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Reblogged:Biden and Employment Law

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Suzanne Lucas has a short piece at Inc. that speculates on "What a Biden Presidency Will Mean for Your Workplace." Lucas ticks off five areas, whose likelihoods depend in various degrees and ways on whether Congress is divided after the senatorial runoffs in Georgia. The first two stand out to me for different reasons.

First, Lucas claims that Critical Race Theory will be quickly reinstated in federal workplaces:

Marching_for_Higher_Labor_Prices.jpg
Marchers who like high prices for labor and think it's okay to force others to pay them. (Image by The All-Nite Images, via Wikipedia, license.)
While Trump never mentioned the term "critical race theory" in his recent executive order regarding diversity training for federal employees and contractors, it was a clear removal of this controversial method of talking about diversity, in which existing institutions are racist and White people maintain power at the expense of people of color. This will probably be one of the first things undone by Biden when he takes office in January. But expect to see lawsuits as many people, including U.S. Civil Rights Commissioner Peter Kirsanow, say that critical race theory training violates Title VII of the Civil Rights Code. [bold added, links removed]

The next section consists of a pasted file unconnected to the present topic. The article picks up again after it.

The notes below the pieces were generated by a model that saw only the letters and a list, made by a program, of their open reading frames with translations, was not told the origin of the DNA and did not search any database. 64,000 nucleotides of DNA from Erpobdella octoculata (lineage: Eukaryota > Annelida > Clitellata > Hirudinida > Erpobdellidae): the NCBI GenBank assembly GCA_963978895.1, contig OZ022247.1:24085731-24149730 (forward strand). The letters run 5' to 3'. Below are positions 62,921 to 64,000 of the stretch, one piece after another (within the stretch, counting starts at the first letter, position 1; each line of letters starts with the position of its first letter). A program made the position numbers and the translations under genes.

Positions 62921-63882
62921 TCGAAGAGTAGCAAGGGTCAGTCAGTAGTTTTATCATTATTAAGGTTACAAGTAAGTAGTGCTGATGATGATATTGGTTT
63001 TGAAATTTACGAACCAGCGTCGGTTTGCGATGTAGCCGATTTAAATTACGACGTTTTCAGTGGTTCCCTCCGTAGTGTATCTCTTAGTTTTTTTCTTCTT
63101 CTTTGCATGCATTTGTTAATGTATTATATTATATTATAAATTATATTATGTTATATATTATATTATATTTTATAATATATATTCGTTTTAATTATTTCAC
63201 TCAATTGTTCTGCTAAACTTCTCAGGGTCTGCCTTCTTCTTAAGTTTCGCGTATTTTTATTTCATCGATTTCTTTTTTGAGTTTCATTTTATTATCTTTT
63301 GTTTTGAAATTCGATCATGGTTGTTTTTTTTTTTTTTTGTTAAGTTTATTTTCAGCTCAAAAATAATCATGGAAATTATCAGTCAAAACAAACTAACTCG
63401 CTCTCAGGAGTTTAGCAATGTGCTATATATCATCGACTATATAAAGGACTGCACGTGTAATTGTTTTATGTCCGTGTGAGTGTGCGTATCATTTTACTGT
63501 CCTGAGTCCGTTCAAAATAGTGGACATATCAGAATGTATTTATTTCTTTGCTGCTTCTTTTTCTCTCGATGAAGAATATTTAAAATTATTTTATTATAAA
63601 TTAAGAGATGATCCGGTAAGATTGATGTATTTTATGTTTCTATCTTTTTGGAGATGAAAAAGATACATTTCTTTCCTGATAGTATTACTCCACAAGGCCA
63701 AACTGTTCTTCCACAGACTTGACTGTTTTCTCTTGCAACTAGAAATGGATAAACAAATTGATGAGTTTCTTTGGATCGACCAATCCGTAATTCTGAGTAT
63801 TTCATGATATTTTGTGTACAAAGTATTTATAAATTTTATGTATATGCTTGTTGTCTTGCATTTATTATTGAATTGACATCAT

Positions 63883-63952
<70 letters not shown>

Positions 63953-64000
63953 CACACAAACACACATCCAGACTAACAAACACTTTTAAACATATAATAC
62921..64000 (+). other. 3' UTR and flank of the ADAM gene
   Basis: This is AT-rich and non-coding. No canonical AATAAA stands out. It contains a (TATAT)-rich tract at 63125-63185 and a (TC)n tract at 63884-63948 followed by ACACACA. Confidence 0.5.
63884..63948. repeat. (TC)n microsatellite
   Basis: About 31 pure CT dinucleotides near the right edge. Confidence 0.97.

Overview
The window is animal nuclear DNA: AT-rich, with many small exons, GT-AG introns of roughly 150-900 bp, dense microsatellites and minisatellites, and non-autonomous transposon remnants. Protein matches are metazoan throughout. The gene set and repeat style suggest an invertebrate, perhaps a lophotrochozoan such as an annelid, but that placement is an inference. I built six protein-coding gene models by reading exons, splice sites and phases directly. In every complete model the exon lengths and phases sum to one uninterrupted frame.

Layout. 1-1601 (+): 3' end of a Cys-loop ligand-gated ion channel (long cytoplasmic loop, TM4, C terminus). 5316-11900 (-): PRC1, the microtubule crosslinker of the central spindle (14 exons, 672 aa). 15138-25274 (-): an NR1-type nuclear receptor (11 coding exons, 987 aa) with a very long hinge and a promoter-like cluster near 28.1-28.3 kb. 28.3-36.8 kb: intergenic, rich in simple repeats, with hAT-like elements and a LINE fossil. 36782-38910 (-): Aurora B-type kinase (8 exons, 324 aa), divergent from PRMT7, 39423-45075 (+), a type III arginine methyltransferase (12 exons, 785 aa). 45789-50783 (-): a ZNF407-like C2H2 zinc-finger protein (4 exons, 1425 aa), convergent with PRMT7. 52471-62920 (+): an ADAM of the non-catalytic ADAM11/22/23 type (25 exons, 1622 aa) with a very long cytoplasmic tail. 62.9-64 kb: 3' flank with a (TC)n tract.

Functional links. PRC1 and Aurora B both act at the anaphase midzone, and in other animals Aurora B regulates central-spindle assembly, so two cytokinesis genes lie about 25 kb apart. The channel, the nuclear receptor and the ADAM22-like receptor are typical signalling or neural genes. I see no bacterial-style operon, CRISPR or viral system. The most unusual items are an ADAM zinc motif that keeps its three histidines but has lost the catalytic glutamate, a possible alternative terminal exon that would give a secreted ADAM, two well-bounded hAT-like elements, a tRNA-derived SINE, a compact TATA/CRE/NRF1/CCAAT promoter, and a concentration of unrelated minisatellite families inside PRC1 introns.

Since this was a fairly recent executive order, lots of us probably saw that coming from a mile away. Barring court-packing, the lawsuits stand to be a good thing, given the current composition of the Supreme Court.

I am less optimistic about the second item. I regard a $15 minimum wage as a near-certainty after this election, even with a divided Congress. Why? First, the minimum wage has been around for so long that most people cannot conceive of repealing it, despite the fact that it causes unemployment by driving up business costs, resulting in fewer hires or business closures. Second, the Senate will be close regardless. All it would take is a few Republican senators who favor this -- or think their constituents do. On that second score, consider, for example, that both of Florida's senators are Republicans, and yet the state just passed a $15 minimum wage via ballot initiative, as Lucas notes.

Lucas does not mention the prospect of Biden trying to pass a nationwide version of California's recently-neutered, job-killer, the AB-5 contracting ban. Biden supports doing that, and I wouldn't put it past him to try, if he ends up with both houses of Congress on his side.

-- CAV

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